How often do you work on your decision making process?

Today is March 10 and the Navigate the Chaos question to consider is “how often do you work on your decision making process? Those that navigate the chaos often have multiple, simultaneous, and competing requests for their attention.

Thanks to the advent of technological advancements over the last three decades, there are now more choices for almost everything in life. As David Brooks wrote in The New York Times “We can choose between a broader array of foods, media sources, lifestyles and identities. We have more freedom to live out our own sexual identities and more religious and nonreligious options to express our spiritual natures.”

While new choices present exciting opportunities, the explosion of choice has also challenged the ability to make decisions. The research suggests that the explosion of choice does not always provide a positive experience. For example, in their book Decisive, authors Chip and Dan Heath point out that 83 percent of corporate mergers and acquisitions do not increase shareholder value, 40 percent of senior hires do not last 18 months in their new position, and 44 percent of lawyers would recommend that a young person not follow them into the law.

As Brooks noted “It’s becoming incredibly important to learn to decide well, to develop the techniques of self-distancing to counteract the flaws in our own mental machinery.” One person who developed an efficient decision making model was former U.S. President Dwight D. Eisenhower.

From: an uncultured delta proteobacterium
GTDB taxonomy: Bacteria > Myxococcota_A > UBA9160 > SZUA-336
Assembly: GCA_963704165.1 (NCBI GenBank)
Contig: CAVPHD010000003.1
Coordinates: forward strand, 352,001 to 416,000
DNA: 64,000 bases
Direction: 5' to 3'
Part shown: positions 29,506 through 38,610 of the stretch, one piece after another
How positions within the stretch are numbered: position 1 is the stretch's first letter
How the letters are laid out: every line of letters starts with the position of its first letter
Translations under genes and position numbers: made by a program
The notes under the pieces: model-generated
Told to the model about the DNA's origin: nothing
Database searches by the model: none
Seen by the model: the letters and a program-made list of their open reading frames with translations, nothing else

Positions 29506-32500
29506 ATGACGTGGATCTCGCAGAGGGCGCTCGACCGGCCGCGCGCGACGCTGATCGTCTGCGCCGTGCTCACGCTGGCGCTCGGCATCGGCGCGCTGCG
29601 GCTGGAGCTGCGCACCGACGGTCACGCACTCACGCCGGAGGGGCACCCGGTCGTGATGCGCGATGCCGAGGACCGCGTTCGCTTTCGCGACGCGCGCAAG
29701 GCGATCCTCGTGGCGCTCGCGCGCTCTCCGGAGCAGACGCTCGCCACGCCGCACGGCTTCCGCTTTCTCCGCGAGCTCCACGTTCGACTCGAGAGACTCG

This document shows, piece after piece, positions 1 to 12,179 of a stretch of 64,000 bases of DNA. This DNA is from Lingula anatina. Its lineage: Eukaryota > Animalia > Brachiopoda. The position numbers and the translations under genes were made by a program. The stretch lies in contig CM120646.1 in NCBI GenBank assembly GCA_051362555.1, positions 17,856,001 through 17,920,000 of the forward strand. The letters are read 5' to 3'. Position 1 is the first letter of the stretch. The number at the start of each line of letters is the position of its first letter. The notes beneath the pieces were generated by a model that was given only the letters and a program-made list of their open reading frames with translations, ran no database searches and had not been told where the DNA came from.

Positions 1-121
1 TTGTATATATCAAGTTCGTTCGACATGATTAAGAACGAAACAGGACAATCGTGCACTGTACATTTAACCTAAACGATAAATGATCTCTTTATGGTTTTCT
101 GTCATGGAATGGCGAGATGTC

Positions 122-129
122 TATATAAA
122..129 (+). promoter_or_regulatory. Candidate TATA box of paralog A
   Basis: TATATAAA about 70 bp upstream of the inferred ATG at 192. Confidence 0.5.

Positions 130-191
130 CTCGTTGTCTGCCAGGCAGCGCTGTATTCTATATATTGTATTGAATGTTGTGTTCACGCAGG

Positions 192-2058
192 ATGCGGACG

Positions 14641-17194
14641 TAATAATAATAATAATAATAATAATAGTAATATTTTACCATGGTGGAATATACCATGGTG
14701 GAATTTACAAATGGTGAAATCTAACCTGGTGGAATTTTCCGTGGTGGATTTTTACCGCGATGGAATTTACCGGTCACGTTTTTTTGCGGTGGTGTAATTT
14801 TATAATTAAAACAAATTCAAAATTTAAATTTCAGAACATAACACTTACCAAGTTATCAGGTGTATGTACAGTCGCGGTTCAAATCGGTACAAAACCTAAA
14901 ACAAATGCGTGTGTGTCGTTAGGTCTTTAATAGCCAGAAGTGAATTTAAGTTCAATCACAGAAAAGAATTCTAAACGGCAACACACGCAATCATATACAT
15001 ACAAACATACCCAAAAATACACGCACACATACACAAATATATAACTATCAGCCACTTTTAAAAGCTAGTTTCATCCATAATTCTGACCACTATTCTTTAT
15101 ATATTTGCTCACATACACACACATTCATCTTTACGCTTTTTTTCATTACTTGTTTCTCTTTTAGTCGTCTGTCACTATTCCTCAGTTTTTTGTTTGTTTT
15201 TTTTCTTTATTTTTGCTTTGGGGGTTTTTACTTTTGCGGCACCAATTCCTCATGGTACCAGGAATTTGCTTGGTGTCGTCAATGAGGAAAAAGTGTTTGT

In a 1954 speech to the Second Assembly of the World Council of Churches Eisenhower said: "I have two kinds of problems: the urgent and the important. The urgent are not important, and the important are never urgent." Often referred to as the ‘Eisenhower Principle’ on organizing workload and priorities this decision making process involves a 2x2 grid consisting of four categories:

· Urgent and important (tasks you will do immediately) DO IT

· Important, but not urgent (tasks you will schedule to do later) DEFER IT

· Urgent, but not important (tasks delegated to someone else) DELEGATE IT

· Neither urgent nor important (tasks that you will eliminate) DELETE IT

Also known as the 4 D approach to decision making: do it, defer it, delegate it, or delete it, Eisenhower’s approach can help one understand that great time management means being effective as well as efficient. It is important on both the personal and professional levels to prioritize spending time on those tasks that fall into the important and urgent categories.

Understanding the distinction between issues, tasks, and problems empowers the manager to be much more agile and respond appropriately. Without a decision making process or model, it is virtually impossible for the manager to distinguish between what is important and/or urgent so therefore every single issue is both important and urgent; a woefully inefficient and ineffective way to manage.

When we know which activities are important and which are urgent, we can overcome the natural tendency to focus on unimportant urgent activities, so that we can clear enough time to do what's essential for our success. This is the way we move from ‘firefighting’ into a position where we can grow our businesses and our careers.

How often do you work on your decision making process? Bruce Lee observed “It is not a daily increase, but a daily decrease. Hack away at the inessentials.” An efficient decision making model can help you with your daily decrease. How often do you work on your decision making process?